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On 1 December 2022, India assumed the Presidency of the Group of 20
(G-20). The G-20 represents 19 major economies and the European
Union, comprising 85% of global GDP, over 75% of global trade, and
about two-thirds of the global population. The theme of India’s G-20
Presidency is “One Earth, One Family, One Future”, also encapsulated
in Sanskrit by the phrase Vasudhaiva Kutumbakam. India’s holistic
interdependent approach to global issues emphasizes effective and
equitable global cooperation. By the time the G-20 Summit is held in
India on 9-10 September 2023, about 200 meetings of the G-20 would
have been hosted in over 50 cities in India to carry forward the G-20
work plan across 32 different work streams. This provides a large
canvas for global cooperation.

India’s six declared priorities as the G-20 President are: climate change
including climate action; inclusive and resilient growth; acceleration of
progress on Sustainable Development Goals (SDGs); technological
transformation and digital public infrastructure; women-led development;
and reformed multilateralism.

India’s endeavour is to make G-20 activities “human-centric”, with G-20
meetings held in India so far emphasising the participation of all relevant
stakeholders, including large numbers of youth. The G-20 Bali Summit
held in November 2022 reiterated that the G-20 remains “the premier
forum for global economic cooperation”. India’s Presidency of the G-20
has consciously focused on greater global cooperation within this
economic framework.

The main challenges for global cooperation today come from the impact
of armed conflicts and unprecedented disruptions like the Covid-19
pandemic on socio-economic development. Agenda 2030 on
Sustainable Development with its 17 Sustainable Development Goals
(SDGs) represents the only universal framework for global socio-
economic development. Two statistics illustrate the current grave
human-centric dimension of the challenges facing Agenda 2030.

According to the UN, about 60 million people world-wide were victims of
armed conflicts when Agenda 2030 was adopted unanimously in
September 2015. By 2022, that figure has risen sharply to 324 million

people. In 2015, according to the World Bank, about 700 million people,
mainly in sub-Saharan Africa and South Asia, were living below the
poverty line. By 2022, about 685 people across the world were below the
poverty line, with as many as 150 million, mainly in developing countries,
pulled below the poverty line by the Covid-19 pandemic. The report
underlined that global inequality had risen for the first time in decades,
with income losses of the world’s poorest people being twice as high as
income losses of the world’s richest people.

In response, the priority for India’s G-20 Presidency has been to revive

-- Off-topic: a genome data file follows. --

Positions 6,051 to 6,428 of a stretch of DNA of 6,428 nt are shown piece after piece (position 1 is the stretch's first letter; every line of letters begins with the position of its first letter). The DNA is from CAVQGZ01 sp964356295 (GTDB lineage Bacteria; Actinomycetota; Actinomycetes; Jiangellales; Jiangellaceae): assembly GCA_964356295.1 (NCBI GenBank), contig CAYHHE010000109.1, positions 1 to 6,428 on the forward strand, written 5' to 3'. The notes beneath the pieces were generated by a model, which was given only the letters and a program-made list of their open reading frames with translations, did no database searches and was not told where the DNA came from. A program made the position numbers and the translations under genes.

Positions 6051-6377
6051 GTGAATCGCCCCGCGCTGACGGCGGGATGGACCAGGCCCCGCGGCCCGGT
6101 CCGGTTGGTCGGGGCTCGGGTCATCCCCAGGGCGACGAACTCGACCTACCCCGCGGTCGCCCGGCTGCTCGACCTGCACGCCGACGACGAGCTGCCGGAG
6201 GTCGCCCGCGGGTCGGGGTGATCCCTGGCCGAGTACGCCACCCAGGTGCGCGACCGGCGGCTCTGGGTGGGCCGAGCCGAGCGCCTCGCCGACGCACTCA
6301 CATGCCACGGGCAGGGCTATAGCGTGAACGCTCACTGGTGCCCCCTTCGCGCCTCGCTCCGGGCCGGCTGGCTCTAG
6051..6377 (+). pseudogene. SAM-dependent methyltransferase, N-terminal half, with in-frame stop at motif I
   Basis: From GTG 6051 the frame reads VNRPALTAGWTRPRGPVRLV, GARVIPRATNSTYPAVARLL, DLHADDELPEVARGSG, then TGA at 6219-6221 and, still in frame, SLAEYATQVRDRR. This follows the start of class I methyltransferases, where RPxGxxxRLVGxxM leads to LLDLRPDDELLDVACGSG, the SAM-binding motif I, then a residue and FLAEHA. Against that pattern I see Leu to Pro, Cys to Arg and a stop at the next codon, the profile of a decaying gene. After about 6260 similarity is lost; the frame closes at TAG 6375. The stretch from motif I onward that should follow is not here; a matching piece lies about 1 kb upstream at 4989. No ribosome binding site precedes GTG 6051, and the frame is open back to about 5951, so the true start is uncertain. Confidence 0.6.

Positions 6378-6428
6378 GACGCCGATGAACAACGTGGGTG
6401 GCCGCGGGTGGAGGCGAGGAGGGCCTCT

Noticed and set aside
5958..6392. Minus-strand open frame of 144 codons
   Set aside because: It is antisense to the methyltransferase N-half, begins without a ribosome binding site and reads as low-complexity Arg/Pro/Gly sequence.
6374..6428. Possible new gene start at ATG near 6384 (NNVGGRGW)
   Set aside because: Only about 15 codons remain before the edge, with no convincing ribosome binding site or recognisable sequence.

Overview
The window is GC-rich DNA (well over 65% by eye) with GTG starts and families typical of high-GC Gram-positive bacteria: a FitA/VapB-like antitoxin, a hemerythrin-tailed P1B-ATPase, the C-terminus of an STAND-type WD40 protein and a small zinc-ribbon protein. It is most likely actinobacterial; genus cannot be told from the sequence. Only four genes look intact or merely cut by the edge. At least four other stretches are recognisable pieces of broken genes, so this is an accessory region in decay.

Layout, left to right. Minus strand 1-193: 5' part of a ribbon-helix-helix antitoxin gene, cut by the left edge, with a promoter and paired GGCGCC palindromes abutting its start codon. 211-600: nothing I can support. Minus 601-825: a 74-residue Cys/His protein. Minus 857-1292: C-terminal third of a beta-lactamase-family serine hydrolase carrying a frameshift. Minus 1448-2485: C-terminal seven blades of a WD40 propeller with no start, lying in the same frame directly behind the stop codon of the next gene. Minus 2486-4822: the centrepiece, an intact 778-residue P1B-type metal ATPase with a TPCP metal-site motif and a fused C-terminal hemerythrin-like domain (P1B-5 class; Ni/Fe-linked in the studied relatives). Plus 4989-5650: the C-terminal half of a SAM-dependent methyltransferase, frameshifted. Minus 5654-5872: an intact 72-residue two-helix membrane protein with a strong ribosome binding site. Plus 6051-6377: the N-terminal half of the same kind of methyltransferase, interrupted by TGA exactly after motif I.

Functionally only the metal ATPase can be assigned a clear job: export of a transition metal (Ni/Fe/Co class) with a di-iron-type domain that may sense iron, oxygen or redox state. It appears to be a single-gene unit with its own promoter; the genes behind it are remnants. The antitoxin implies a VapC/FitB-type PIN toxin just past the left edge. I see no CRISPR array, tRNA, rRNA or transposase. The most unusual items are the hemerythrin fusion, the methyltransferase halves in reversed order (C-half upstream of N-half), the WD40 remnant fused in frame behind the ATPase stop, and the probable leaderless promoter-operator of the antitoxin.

the momentum of global cooperation needed to achieve Agenda 2030 by
its deadline of 31 December 2030. The identified SDGs subsume the six
priorities identified by India during its Presidency. In the six areas that
India has identified as its priorities, national initiatives taken by India
have been shared with other G-20 countries, especially developing
countries. India’s credentials for pushing greater global cooperation
within the G-20 has strong foundations.

Climate Change: The Climate Change pillar has been influenced
significantly by India’s initiative to champion Climate Action. Two
landmark proposals are adapting global Lifestyles for Environment
(LiFE), and using renewable solar energy for development. The joint
India-France proposal on harnessing solar energy, made during the
2015 Paris Conference of Parties of the UN Framework Convention on
Climate Change has resulted in the creation of a new multilateral
intergovernmental organization based in India, the International Solar
Alliance (ISA). Today, about 120 countries are members of the ISA,
which aims to mobilize US$ 1,000 billion in investments in solar energy
solutions by 2030, delivering energy access to 1,000 million people
using clean energy solutions and resulting in the installation of 1,000 GW
of solar energy capacity. During its G-20 Presidency, India has focused
on the need for G-20 developed country members to contribute both
financially and through non-restrictive transfers of environmentally
friendly technologies to enhance the national capacities of developing
countries to meet global environmental targets.

Inclusive Growth: India’s flagship initiative for a global Coalition for
Disaster Resilient Infrastructure (CDRI) made at the 2019 UN Climate
Action Summit anchors the growing emphasis within the G-20 on the
need to sustain economic growth and build resilient supply chains,
particularly after the Covid-19 pandemic and a series of natural disasters
attributed to climate change. By developing standards and regulations to
make infrastructure resilient in confronting disaster and climate risks, the
CDRI seeks to expand a multiple stakeholder approach to sustain
growth through a two-way knowledge transfer between developed and